Although Captain Bruce of the Harlow believed the Waratah exploded, accounting for the two distinct flashes seen, no sounds of explosions were heard by the crew - wind blowing from Waratah to Harlow. Personally I believe that the two flashes were due to red socket signals (without explosive devices) or that there was a contained explosion within the engine room (sounds muffled) causing flashes of flames to be emitted from the funnel.
This paragraph is loaded. The Lunds put all their eggs in the Waratah adrift theory and clearly did not wish to entertain the possibility that Waratah had 'exploded' off Cape Hermes. If they had it would have opened a can of worms leading down a perilous route to probable culpability - Waratah had experienced a bunker fire on her maiden voyage and repairs to insulation defects were limited to the bunker in question.
This report, and others, is very clear in that the Lunds suggested the bush fire theory, adopted by the chief officer, who was no doubt looking for a way out, not having gone back to the scene of the 'explosion' to investigate or attempt to save lives. Clearly this failure, contrary to the Customs of the Sea, to return to the scene of the disaster would not have gone down at all well at Durban. It helped that no steamers by this stage were reported overdue at Durban. Mum was the word - until Captain Bruce's conscience got the better of him!!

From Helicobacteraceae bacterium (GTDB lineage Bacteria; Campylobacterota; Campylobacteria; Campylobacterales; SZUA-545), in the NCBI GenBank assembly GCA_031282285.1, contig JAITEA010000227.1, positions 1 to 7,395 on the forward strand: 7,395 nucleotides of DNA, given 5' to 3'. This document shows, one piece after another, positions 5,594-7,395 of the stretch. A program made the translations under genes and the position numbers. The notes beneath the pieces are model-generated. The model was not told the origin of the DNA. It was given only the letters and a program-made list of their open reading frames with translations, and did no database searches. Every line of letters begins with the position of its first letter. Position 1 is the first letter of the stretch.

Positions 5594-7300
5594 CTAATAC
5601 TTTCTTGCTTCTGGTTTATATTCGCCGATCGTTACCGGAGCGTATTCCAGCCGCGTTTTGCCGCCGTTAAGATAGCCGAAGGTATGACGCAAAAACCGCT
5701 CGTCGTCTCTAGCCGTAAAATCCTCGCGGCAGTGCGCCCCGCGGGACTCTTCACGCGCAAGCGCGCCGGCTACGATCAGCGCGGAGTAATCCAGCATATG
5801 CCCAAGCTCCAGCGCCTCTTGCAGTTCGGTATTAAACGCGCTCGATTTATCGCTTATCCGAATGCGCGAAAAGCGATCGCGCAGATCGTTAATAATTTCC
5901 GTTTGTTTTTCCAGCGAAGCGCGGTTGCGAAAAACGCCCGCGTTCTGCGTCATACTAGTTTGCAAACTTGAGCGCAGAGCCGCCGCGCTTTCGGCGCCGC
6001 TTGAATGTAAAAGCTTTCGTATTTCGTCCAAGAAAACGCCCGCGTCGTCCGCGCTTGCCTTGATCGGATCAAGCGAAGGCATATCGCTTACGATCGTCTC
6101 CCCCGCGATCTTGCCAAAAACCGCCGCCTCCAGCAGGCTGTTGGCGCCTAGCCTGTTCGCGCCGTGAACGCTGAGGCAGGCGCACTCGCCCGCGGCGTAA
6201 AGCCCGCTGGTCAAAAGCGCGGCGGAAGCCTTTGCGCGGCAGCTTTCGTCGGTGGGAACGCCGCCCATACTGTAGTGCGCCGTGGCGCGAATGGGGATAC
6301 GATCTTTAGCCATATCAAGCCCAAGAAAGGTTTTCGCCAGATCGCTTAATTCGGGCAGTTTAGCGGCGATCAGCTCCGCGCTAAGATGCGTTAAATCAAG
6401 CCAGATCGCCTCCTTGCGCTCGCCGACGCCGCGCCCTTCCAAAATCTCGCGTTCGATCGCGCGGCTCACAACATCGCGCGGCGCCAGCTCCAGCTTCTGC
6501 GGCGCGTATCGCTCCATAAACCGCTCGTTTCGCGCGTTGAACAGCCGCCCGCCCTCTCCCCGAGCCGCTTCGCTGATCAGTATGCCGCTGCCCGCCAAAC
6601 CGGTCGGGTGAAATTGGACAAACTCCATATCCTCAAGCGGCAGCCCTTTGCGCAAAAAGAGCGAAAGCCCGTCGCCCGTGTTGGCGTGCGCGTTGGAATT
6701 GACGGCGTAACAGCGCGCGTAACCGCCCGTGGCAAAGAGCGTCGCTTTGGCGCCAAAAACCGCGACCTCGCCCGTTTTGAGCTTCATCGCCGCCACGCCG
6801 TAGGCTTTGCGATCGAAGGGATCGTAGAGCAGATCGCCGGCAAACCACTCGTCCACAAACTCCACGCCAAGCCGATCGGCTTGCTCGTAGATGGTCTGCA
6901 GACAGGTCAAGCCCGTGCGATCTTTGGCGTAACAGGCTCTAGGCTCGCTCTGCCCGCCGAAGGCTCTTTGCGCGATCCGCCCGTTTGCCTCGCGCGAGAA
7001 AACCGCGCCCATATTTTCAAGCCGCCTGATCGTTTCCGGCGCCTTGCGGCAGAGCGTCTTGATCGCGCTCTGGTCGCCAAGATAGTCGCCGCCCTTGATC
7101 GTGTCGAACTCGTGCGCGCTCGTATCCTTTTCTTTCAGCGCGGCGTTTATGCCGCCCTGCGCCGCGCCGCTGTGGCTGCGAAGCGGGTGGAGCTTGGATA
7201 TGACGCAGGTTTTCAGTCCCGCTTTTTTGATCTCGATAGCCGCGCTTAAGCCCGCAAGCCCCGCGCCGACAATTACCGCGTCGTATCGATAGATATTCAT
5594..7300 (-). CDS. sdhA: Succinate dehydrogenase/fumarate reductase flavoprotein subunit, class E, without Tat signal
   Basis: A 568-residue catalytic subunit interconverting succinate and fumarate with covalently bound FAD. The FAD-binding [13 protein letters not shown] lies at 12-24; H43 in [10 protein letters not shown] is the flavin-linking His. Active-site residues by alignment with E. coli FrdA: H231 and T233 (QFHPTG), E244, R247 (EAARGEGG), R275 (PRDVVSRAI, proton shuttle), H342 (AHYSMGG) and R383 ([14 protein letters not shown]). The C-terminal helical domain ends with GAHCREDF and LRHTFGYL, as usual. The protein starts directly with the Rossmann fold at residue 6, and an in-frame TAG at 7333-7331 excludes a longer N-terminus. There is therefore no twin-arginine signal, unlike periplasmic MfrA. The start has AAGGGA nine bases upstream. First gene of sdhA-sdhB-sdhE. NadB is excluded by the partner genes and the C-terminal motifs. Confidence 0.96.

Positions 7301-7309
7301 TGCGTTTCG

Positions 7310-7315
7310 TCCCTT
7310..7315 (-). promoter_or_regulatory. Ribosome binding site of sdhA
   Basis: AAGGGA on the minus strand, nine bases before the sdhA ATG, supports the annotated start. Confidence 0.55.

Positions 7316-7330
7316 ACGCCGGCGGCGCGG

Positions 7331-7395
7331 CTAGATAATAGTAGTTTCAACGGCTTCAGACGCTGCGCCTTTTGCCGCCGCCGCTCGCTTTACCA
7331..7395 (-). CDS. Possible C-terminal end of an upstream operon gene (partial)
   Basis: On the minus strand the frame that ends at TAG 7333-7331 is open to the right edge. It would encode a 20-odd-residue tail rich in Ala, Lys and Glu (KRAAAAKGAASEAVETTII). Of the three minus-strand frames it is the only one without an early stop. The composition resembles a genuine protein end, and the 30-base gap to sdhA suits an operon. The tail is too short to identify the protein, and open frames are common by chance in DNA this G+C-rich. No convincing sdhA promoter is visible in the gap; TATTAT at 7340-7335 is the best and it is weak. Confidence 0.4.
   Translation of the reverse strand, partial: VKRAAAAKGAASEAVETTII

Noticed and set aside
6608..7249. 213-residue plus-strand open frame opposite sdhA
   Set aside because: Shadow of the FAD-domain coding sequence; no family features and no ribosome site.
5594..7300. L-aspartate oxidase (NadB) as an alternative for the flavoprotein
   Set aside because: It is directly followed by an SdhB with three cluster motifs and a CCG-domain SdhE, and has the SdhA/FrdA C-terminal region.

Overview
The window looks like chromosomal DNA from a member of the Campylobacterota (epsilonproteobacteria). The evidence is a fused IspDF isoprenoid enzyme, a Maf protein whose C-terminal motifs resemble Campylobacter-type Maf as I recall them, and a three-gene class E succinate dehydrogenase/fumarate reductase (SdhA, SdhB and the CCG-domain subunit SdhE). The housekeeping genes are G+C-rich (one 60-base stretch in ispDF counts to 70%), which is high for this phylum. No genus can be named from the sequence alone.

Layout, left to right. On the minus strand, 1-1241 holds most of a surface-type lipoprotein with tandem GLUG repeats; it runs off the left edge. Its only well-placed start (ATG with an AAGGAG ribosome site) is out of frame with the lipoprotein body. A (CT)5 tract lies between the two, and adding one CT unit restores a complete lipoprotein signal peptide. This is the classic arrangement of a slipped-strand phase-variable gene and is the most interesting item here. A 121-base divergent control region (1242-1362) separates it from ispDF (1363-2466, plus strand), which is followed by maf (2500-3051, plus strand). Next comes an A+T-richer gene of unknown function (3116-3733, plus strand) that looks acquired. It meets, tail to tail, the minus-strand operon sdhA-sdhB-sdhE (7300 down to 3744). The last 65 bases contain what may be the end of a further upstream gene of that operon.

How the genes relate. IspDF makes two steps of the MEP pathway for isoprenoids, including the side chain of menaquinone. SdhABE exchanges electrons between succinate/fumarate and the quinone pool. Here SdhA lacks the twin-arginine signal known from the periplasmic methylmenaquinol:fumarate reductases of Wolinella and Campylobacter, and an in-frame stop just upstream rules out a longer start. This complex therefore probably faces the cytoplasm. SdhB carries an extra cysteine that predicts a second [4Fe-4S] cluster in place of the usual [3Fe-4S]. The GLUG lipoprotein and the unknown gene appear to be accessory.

If one wishes to pursue the image of a moving bush fire with distinct masthead lights and a red side light, 0.5 miles offshore, there is the possibility that a drum of burning oil on Waratah's foredeck, signalling distress, might fit the bill. The image below associated with the deck of a steamer is highly convincing!